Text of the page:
Filipino radio journalist Cresenciano Bunduquin was shot and killed by two assailants outside his home on May 31 in the province of Oriental Mindoro. One attacker died after Bunduquin’s son pursued the duo in his car; the other fled the scene and remains at large. The assassination underscores the Philippines’s status as one of the most dangerous countries in the world for members of the press. According to the Committee to Protect Journalists, the Philippines also has a high rate of impunity for those who carry out such attacks.
Possible motives a familiar story
Investigators have yet to determine a motive for the killing. Bunduquin, like many Filipino journalists targeted for their reporting, focused on local issues, including illegal gambling and an environmental disaster resulting from a large oil spill off the coast of Oriental Mindoro in February. Former president Rodrigo Duterte (2016-22) fostered an especially hostile atmosphere for the country’s media. But the end of Duterte’s presidency has brought little relief; Bunduquin is the third journalist murdered since current President Ferdinand Marcos Jr. assumed office in June 2022.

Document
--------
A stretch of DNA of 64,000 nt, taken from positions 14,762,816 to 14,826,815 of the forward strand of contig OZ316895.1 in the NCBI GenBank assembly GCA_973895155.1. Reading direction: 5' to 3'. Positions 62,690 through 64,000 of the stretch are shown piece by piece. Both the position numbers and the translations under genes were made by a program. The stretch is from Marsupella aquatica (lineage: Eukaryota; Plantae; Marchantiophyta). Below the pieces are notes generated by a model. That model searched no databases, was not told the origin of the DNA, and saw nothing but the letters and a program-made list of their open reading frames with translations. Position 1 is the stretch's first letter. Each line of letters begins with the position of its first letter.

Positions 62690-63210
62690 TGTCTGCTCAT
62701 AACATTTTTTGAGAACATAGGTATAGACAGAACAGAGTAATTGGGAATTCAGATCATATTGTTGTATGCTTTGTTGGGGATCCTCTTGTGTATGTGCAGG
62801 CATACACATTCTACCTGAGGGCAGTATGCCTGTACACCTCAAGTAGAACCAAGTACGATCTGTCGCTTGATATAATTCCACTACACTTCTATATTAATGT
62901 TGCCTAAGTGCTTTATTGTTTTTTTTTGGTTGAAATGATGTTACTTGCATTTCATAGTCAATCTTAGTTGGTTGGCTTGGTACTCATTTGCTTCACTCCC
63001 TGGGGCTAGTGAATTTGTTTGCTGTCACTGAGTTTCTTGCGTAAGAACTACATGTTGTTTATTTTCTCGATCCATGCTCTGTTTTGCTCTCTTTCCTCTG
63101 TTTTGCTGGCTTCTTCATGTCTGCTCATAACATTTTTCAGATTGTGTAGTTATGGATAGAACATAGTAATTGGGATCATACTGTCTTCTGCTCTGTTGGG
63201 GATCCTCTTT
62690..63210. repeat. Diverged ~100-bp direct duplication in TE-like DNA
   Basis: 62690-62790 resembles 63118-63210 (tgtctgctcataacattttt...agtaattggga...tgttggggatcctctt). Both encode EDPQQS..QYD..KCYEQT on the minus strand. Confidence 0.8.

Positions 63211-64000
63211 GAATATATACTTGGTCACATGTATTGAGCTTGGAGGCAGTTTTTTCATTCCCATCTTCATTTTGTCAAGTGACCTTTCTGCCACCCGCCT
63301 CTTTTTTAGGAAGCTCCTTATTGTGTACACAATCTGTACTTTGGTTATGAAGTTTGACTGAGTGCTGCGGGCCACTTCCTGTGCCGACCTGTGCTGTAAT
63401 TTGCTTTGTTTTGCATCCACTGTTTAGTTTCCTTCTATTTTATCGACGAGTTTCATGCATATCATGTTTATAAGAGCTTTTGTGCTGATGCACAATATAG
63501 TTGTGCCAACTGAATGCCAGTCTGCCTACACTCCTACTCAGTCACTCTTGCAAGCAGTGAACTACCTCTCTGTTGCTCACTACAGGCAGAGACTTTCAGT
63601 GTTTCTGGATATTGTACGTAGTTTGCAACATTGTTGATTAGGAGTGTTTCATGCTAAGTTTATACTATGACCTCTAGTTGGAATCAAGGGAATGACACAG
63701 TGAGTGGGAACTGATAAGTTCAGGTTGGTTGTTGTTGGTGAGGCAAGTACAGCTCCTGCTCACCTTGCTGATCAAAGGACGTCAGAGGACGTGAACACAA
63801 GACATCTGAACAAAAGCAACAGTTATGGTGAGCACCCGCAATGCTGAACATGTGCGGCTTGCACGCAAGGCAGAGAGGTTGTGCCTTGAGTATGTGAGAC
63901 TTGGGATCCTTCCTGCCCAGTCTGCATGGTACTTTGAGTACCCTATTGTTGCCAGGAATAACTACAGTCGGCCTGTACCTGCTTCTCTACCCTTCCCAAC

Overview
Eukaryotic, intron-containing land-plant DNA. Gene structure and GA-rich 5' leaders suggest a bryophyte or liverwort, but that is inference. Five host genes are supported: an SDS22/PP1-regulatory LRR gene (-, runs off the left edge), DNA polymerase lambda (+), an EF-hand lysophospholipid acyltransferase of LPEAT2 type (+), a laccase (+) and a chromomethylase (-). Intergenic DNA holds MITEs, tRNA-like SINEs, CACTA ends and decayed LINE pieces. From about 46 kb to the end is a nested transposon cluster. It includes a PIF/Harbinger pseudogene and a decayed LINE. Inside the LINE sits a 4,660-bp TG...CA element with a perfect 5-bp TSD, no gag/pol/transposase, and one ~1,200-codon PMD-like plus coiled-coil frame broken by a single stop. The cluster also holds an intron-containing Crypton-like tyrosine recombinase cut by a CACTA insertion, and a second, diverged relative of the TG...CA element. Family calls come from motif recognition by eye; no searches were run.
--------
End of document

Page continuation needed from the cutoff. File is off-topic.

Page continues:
Press freedoms a Canadian concern
Canada, through a flagship public diplomacy initiative called the Marshall McLuhan Fellowship, has championed the cause of press freedoms in the Philippines for decades. With financial support from Sun Life, which has done business in the country since 1895, the Canadian embassy in Manila has awarded the fellowship annually since 1997 to a Filipino journalist for exceptional reporting on democracy and human rights.
On May 25, Karmina Constantino, the 2022 fellow, concluded a two-week, multi-city tour of Canada. Constantino’s work has shone a spotlight on the watchdog role of the country’s press — a role she says is often misunderstood by the Filipino public.